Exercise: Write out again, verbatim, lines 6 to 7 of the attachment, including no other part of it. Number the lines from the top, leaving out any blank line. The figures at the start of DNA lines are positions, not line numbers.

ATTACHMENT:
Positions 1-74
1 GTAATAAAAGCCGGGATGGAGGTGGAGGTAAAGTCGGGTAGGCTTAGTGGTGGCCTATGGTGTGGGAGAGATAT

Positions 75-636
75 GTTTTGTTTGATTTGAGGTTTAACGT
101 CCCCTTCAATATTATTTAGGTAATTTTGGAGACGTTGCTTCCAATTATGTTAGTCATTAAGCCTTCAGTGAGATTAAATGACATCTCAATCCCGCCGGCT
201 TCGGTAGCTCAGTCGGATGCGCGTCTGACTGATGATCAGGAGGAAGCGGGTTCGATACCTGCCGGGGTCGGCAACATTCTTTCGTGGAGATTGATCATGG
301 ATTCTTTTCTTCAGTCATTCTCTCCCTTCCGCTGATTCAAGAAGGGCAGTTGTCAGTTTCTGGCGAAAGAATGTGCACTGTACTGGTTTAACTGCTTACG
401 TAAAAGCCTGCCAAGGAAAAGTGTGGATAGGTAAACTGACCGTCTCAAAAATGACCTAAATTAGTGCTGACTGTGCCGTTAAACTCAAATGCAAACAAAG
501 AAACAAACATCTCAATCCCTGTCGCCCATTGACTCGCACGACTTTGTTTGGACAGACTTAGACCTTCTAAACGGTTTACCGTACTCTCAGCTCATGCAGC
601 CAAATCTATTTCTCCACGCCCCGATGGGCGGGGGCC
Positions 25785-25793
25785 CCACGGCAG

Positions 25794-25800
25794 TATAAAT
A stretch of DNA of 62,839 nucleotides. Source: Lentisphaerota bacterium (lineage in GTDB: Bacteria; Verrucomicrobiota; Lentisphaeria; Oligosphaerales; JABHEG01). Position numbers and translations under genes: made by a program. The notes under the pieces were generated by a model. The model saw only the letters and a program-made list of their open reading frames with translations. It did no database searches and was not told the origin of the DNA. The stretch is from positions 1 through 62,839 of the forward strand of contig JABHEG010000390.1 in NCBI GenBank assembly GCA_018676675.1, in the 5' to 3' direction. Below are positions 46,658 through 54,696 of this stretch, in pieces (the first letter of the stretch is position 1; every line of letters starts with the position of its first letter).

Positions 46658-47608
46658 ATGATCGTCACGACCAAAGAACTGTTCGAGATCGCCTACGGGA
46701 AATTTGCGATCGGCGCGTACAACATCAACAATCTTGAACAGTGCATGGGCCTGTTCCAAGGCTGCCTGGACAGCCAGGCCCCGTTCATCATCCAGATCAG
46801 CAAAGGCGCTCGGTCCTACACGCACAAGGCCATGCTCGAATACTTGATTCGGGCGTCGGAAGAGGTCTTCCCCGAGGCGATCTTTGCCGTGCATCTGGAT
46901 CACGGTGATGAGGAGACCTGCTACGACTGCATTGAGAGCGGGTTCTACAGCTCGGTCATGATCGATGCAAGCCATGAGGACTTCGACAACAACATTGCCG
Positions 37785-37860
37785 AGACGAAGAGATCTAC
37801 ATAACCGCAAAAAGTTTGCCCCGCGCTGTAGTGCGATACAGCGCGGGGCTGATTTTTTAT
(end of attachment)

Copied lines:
201 TCGGTAGCTCAGTCGGATGCGCGTCTGACTGATGATCAGGAGGAAGCGGGTTCGATACCTGCCGGGGTCGGCAACATTCTTTCGTGGAGATTGATCATGG
301 ATTCTTTTCTTCAGTCATTCTCTCCCTTCCGCTGATTCAAGAAGGGCAGTTGTCAGTTTCTGGCGAAAGAATGTGCACTGTACTGGTTTAACTGCTTACG